Since 2008, the JetLAG festival has presented Russian, Slavic and Eastern European music in the Catskill Mountains of New York. Organizers considered canceling the gathering this year, a decision taken by two other Russian diaspora music gatherings this summer on the east coast. But after deciding to raise money for Ukraine relief, they decided to keep the show going.
Several subcultures collide with JetLAG. Every summer big Russian bands – rock, reggae and cabaret – are flown in to play. But this year, they couldn’t get a visa to perform at the festival.
“It’s a shame,” said JetLAG creative director Pavel Lion, who plays Psoy Korolenko. Lion was based in Moscow.
About 2,800 people attended this year, many from the New York and Boston areas. 500 of the attendees were performers, volunteers or people running craft, theater and yoga workshops.
Tents and RVs were set up and the kids cycled around the 300-acre campground, just a stone’s throw from the East Fork of the Delaware River, which was freezing but not deep enough to swim.
At night, festival-goers were dressed in colorful, see-through rain gear and the instruments of Emperor Norton’s Stationary Band were decorated with LEDs as they played in the dark.
Two festival artists have decided to flee Russia because of the war in Ukraine. Alyosha Levstein, 24, quit her job as a graphic designer in Moscow and now lives on a farm in Maryland with friends of her grandmother, a prominent lawyer.
“It’s not an easy decision to stay here,” Levstein told NPR. “Starting to work, finding new people, renting [an apartment]all these things I’m dealing with right now, and apparently I don’t really have a clue how to deal with them.”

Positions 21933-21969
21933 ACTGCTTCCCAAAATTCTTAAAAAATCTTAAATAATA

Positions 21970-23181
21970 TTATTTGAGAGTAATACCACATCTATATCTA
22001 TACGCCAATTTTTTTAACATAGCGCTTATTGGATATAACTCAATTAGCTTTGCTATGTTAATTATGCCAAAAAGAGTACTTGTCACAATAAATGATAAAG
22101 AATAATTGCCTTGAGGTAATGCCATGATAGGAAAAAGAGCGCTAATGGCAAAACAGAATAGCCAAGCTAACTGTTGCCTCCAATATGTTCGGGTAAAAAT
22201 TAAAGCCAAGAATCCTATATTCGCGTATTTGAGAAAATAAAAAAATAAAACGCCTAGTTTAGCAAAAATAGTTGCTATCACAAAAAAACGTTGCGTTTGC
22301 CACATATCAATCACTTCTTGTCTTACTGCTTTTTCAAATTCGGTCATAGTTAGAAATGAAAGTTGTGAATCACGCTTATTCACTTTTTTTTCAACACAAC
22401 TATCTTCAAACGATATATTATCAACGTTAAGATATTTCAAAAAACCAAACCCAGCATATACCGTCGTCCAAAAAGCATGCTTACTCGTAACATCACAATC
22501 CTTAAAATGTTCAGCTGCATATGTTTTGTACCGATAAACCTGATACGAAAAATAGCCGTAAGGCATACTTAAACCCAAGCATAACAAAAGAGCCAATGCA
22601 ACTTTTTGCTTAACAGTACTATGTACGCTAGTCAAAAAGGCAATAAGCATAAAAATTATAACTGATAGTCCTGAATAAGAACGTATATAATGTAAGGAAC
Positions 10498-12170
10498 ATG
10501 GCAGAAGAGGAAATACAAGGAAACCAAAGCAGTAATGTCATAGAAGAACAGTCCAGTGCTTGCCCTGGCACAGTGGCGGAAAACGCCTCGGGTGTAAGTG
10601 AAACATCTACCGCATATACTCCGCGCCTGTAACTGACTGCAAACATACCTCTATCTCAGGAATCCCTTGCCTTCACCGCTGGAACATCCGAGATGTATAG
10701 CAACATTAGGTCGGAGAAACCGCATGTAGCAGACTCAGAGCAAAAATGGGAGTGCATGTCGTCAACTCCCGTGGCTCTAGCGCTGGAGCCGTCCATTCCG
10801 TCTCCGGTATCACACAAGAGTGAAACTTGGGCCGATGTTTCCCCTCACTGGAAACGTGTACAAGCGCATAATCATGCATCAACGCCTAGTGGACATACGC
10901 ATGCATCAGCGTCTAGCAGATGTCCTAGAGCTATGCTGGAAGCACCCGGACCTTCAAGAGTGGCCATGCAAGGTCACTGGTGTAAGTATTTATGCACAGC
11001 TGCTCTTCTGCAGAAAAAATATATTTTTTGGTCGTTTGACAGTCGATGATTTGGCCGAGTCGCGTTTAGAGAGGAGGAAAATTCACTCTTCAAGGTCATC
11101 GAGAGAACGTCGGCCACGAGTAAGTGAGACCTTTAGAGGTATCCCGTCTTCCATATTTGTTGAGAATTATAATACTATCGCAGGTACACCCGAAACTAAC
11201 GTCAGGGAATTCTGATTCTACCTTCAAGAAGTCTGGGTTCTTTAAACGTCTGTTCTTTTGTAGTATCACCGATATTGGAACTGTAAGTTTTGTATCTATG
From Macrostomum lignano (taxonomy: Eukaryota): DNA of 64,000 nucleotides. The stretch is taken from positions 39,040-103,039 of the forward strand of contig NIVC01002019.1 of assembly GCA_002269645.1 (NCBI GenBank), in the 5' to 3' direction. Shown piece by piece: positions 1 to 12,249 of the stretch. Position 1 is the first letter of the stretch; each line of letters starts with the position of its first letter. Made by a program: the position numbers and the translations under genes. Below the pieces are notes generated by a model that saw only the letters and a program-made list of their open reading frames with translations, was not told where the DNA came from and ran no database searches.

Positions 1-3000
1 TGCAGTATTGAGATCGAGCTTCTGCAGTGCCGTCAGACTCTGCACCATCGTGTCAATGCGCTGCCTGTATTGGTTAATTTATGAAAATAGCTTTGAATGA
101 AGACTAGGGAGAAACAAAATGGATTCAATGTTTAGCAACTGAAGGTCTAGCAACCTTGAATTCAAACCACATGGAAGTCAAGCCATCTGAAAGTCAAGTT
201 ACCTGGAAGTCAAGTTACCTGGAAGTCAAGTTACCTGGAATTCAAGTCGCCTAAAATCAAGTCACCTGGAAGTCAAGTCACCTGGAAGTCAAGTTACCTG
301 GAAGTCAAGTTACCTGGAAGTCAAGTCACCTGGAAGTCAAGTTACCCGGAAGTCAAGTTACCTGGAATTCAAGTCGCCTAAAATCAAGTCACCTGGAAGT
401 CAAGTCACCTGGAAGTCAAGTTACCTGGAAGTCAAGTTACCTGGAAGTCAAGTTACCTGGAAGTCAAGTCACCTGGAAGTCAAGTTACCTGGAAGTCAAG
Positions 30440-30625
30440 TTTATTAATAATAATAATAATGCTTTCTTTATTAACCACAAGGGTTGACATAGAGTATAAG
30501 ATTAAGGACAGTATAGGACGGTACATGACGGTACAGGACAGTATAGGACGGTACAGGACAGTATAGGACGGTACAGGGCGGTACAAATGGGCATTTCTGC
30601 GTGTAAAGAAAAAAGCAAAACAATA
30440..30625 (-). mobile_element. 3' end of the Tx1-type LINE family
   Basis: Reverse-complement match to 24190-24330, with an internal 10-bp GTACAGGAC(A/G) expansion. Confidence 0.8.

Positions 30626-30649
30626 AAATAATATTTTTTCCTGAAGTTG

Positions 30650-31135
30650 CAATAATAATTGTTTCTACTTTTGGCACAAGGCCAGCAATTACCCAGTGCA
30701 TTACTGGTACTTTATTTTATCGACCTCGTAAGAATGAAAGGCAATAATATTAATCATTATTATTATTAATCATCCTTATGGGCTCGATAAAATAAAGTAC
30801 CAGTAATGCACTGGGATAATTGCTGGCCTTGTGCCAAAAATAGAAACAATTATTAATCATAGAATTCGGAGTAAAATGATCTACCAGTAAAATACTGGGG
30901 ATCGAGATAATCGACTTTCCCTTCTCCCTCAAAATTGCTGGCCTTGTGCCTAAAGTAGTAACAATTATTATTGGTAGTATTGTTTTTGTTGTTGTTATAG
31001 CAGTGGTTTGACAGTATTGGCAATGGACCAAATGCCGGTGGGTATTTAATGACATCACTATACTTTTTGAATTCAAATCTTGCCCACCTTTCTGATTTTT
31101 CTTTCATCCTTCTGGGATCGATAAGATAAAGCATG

Bassist Vitaly Prismototrov fled Russia shortly before the war began and spent time in a detention camp after crossing Arizona from Mexico. At JetLAG, Prismototrov performed with a Russian-speaking band from California called the Flying Balkan Laikas. He was a last minute addition to the set.
Some of JetLAG’s key people have dedicated their time to helping war-torn Ukraine. Co-Creative Director Alice Feldman quit her job at a Western Massachusetts talent agency to work with the Global Disaster Relief Team, a new nonprofit. And Daniil Cherkassky, a Chicago-based, Kyiv-born performance artist, co-founded Ukraine TrustChain which raised $1.2 million to evacuate and feed 36,000 Ukrainians, an effort that continues to this day.
Cherkassky told NPR he noticed the war had affected campfire singing at JetLAG this year because Russian songs are now considered toxic in some circles. For years, Cherkassky sang old Soviet propaganda songs. But the 39-year-old performer decided the material was inappropriate at this point.
“Before, it was funny to sing the communist regime’s fantasies about colonizing other stars because there was a distance,” he explained. “That was in the past. The Soviet Union fell apart, so it was like content that was safe to use and now it’s not.”
Instead, Cherkassky sang traditional Ukrainian folk songs at JetLAG. He said that sometimes he cried while singing.